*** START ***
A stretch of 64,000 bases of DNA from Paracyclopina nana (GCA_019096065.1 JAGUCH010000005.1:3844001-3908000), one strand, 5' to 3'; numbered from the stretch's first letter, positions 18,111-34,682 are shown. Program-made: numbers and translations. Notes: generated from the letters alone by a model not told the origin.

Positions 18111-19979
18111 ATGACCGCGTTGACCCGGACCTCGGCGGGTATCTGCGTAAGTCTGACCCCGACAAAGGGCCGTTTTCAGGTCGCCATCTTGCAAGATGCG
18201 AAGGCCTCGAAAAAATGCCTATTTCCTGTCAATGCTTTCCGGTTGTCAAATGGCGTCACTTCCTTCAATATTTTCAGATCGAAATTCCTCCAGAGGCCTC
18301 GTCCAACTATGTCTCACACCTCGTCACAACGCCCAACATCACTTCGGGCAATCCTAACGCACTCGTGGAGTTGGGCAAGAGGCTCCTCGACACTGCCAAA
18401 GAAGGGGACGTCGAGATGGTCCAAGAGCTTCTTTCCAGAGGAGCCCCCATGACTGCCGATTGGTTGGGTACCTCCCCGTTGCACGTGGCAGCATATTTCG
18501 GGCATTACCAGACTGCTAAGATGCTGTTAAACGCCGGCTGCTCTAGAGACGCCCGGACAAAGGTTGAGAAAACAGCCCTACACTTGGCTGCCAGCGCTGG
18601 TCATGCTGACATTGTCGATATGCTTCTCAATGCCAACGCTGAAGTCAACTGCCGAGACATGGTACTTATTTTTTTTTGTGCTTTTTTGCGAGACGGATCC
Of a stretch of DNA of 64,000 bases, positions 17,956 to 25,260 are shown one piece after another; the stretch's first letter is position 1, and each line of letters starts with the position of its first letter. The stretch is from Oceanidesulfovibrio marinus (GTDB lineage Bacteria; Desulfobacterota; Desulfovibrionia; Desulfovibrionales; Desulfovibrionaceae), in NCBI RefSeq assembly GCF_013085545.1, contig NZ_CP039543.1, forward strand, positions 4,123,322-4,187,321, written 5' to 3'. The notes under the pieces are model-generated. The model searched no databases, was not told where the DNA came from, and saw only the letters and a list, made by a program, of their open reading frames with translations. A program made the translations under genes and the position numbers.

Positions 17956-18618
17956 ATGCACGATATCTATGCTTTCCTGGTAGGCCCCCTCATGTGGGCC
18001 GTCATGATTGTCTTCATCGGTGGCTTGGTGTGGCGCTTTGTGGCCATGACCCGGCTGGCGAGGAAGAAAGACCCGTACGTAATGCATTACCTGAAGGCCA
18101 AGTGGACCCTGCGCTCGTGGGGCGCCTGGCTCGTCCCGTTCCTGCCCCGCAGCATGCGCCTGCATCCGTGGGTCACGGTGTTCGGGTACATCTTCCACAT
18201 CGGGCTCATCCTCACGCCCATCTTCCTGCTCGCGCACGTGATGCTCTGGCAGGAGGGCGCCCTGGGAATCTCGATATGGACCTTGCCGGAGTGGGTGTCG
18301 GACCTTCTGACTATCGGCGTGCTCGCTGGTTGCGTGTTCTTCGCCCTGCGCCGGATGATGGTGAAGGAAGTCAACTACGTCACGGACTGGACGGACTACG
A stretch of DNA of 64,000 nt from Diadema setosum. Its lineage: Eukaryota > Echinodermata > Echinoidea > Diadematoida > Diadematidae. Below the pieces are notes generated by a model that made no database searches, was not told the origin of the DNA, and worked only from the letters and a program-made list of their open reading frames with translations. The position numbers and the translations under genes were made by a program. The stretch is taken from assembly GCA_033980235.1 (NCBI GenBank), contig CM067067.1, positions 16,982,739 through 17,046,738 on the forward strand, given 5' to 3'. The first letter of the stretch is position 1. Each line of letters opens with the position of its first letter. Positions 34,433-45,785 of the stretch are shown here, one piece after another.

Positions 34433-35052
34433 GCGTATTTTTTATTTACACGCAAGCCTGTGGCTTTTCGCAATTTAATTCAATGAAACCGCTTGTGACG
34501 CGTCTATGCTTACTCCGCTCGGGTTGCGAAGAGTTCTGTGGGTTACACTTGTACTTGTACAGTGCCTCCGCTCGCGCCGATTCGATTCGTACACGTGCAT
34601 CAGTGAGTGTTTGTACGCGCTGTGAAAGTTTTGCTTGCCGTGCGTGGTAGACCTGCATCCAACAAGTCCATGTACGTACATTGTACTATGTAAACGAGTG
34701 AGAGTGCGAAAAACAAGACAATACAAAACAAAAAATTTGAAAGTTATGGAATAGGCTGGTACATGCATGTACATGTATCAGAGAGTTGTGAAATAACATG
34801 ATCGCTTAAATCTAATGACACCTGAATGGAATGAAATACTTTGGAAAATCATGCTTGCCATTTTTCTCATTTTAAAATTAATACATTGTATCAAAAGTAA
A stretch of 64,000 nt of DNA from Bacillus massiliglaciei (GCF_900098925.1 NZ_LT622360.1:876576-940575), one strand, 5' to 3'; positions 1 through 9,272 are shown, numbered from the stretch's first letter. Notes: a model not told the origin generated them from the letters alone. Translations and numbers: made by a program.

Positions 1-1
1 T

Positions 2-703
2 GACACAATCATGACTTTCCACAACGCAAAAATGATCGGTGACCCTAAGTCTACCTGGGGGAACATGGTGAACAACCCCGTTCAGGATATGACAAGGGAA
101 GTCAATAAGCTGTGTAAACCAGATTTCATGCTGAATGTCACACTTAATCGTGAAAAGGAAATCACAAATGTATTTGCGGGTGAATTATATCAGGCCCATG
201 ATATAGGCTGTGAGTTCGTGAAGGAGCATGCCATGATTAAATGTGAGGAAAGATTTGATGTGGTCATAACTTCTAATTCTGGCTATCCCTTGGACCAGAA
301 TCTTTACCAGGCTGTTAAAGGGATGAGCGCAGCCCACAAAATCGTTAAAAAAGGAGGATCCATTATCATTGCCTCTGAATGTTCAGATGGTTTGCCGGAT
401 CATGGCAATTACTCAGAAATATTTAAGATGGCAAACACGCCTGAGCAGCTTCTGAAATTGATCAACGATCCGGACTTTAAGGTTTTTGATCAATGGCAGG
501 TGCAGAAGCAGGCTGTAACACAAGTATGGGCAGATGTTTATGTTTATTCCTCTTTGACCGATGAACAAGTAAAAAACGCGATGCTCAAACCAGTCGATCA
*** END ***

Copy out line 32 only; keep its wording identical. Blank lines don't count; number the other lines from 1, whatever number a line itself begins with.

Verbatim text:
501 TGCAGAAGCAGGCTGTAACACAAGTATGGGCAGATGTTTATGTTTATTCCTCTTTGACCGATGAACAAGTAAAAAACGCGATGCTCAAACCAGTCGATCA